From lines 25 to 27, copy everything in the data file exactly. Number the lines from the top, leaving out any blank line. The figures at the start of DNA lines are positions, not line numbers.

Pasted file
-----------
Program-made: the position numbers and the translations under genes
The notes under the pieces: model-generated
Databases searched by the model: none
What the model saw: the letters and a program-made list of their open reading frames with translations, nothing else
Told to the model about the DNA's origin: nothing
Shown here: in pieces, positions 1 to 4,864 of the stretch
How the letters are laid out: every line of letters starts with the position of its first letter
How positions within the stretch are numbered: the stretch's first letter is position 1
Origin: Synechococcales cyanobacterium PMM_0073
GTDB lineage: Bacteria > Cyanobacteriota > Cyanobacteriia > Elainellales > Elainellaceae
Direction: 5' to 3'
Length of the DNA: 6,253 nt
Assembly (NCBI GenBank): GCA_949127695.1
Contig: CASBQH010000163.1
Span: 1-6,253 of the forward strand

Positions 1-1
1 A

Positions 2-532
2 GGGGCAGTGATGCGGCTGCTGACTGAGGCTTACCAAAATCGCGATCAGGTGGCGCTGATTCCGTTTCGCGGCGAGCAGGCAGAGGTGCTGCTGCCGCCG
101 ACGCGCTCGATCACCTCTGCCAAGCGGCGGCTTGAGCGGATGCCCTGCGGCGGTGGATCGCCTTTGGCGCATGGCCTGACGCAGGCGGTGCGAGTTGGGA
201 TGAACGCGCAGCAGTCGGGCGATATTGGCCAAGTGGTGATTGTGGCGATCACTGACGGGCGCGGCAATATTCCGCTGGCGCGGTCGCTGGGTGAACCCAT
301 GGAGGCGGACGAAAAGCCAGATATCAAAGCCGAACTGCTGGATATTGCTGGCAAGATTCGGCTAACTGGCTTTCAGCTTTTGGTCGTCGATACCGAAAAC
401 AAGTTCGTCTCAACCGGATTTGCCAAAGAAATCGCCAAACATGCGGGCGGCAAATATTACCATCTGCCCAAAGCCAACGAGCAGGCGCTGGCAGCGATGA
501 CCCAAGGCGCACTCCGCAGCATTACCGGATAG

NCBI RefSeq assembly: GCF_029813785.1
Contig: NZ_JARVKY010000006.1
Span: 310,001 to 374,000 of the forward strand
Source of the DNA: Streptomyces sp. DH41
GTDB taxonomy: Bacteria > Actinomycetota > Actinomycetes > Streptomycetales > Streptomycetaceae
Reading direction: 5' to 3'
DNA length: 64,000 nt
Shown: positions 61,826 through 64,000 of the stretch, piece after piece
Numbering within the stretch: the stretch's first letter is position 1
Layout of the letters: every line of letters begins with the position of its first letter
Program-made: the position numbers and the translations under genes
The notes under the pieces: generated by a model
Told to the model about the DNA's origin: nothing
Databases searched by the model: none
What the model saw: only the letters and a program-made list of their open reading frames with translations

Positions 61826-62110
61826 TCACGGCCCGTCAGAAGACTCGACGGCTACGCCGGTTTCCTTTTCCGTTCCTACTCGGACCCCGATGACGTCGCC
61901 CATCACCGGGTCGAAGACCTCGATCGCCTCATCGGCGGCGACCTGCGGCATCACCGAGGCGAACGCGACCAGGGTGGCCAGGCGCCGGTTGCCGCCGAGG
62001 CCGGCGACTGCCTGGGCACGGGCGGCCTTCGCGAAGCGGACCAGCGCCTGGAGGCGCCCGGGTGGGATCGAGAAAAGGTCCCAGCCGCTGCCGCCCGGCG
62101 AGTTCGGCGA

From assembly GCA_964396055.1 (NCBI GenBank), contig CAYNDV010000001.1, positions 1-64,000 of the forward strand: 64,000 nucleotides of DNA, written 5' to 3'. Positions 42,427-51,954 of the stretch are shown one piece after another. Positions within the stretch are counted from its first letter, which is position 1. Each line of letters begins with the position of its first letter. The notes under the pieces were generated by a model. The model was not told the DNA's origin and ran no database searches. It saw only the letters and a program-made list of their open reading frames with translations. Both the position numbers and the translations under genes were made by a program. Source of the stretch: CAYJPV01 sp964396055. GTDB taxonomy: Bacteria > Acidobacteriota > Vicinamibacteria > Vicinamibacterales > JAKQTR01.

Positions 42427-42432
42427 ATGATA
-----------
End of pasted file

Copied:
NCBI RefSeq assembly: GCF_029813785.1
Contig: NZ_JARVKY010000006.1
Span: 310,001 to 374,000 of the forward strand